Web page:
If there’s one thing I’ve learned, it’s that more often than not the person never really meant to hurt someone with the wrench, they just thought it was the best possible choice at the time. At no point did that person stop to think about how you might feel and how this might change your life, not because they don’t care about you in some capacity`, but because their focus has shifted so intensely to something that holds a higher emotional value to them.

By the way, there’s a touch of blanketing in this post as I’m speaking directly from experience and not from sustained research (although honestly you might say that my experiences equate to a sort-of ongoing experiment).

Again with the silver lining though, this is the ultimate chance to grow as an individual and make the other relationships in your life stronger. Like grieving a death, there’s never a great time to do it, so when someone pushes you away, work to harness that energy into growth.

Sometimes you’ve gotta work and you’ve gotta grow and it’s gotta hurt.

Losing a close relationship, romantic or platonic, is never easy. It makes you question so much about who you are as a person and how you’re valued as a friend. Your mind is stuck in this rut wondering why it had to play out the way that it did, and if it will ever feel as real as it seems. Don’t fall victim to this pitiful mindset. Remember that it’s always going to be their loss (this can only be used as a means to remove yourself from the rut if you have, in fact, tried to be a good half of a relationship).

Understand that friends come and go, but with a precious few you should hold on.

People will knock you down when you get in their way, and sometimes stepping out of their path to let them pass is easier than tending to the wounds of a nasty fall.

Let go, and let flow. Cheesy, but amazingly efficient.

Some people just don’t want you in their life any more. If you’re like me, you’ll begin to understand that your booming personality and unmistakable drive for success intimidates people. Don’t ever lose those qualities for a relationship, romantic or platonic. The pain of losing yourself far outweighs the pain of letting go and moving on. Trust me on this one.

The world is full of snakes that think they look smashing in jealousy.. and they should be smashed. Shine your light as bright as you can. I’ll never suggest avoiding the process of dealing with your emotions and processing situations, but I will suggest speeding it up as quickly as possible so you can continue to do you the best way you know how.

Remember your self-worth and all of the things you deserve in life: happiness, sunshine, love and laughter (and good sex).

And that silver lining..I’ve been meaning to get back to writing and life is only facilitating that process.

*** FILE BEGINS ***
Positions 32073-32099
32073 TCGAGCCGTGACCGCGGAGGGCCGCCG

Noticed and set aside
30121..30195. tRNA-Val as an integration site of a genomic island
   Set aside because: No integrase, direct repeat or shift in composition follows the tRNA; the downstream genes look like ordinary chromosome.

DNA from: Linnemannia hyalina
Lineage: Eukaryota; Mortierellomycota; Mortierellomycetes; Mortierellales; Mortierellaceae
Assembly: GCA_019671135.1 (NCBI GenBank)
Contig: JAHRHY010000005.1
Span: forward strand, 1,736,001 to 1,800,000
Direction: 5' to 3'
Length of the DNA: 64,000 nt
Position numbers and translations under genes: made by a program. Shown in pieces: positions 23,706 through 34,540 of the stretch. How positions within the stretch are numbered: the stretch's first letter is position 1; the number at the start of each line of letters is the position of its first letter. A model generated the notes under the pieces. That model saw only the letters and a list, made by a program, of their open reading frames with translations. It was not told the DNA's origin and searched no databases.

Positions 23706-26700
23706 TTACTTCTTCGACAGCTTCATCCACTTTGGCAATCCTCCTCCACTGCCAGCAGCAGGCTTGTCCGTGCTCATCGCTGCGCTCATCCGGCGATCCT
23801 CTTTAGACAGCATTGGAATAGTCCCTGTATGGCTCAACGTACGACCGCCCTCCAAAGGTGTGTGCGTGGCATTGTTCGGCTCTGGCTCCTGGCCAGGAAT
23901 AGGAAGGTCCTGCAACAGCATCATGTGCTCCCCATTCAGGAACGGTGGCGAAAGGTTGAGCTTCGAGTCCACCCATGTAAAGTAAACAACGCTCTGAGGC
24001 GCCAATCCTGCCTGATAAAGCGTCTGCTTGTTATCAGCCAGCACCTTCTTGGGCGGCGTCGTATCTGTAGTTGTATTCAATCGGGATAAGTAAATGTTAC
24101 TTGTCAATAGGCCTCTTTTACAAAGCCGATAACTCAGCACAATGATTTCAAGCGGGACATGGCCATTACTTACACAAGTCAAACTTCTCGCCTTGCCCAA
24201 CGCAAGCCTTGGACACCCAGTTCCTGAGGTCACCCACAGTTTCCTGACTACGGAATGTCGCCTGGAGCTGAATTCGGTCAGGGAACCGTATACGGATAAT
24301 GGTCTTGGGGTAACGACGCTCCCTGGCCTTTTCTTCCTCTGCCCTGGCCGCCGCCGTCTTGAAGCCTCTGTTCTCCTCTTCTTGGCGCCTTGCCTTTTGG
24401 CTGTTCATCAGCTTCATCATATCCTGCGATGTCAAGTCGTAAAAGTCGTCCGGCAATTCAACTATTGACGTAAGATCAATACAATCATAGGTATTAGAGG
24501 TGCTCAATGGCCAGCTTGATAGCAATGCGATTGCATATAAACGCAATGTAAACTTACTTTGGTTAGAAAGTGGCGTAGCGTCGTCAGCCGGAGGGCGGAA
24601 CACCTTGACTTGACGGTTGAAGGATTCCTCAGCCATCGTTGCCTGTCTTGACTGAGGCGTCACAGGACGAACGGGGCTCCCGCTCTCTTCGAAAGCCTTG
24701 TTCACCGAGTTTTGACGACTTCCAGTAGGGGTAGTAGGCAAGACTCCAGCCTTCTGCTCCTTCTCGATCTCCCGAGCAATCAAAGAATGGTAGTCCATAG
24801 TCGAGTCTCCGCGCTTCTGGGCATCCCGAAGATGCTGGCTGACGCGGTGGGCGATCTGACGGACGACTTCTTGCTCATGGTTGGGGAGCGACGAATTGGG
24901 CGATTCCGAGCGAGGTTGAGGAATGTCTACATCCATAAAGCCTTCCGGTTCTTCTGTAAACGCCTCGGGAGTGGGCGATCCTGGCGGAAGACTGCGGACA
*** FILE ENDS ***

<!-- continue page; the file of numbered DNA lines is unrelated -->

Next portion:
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When you’re not careful, life gets away from you.

The things that you enjoy doing, the things that make you happy, take a back seat to stress, worry and other very similar unproductive attitudes. You fall into bad habits and your mind travels to deep corners of obsession.

In this sense, I’m accident prone.

It’s not that I don’t know what makes me happy, I know exactly what gives me a sense of balance and accomplishment. That’s not to say I can efficiently tune out the world at all times to refocus, and, to be honest, with the way the last seven months of my life have gone, the world sometimes gets pretty damn loud.

This last month has been rough. Not the kind of rough where you sigh in relief that it has ended, the kind of rough where you’re scraping your knees to get to the end, wondering how it will ever end.

When I first got to Colorado, I was riding a massive life high. There had been so many changes and developments that I never once had to truly think about what was actually happening in my life. Everything felt so normal and natural that a large part of me naively thought the worst was over. I mean, I had already cried over leaving my partner, I penciled in time to not leave the bed and sulk over the things in life I no longer had control over, so surely the worst was behind me. Hell, I had even successfully moved more than half way across the continent, so as far as I was concerned it was all smooth sailing from here.

Then there was this one Wednesday when I was washing the dishes, windows open and feeling great after a much-needed yoga session and protein shake, that I broke.

If there were any better way to describe that day, it would be through audio. (Maybe I should consider podcasts)

There was no rhyme or reason, no obvious precursor for the events that were about to take place, just a little itch in the back of my throat right before the dam burst open. When I use that metaphor I intend for it represent the (very literally) hours of crying that ensued that Wednesday. Nothing could hold it back. At one point, in a state of desperation, I ran a bath with “stress-fix” salts, only to find myself sobbing after the first deep breath. It was a dam.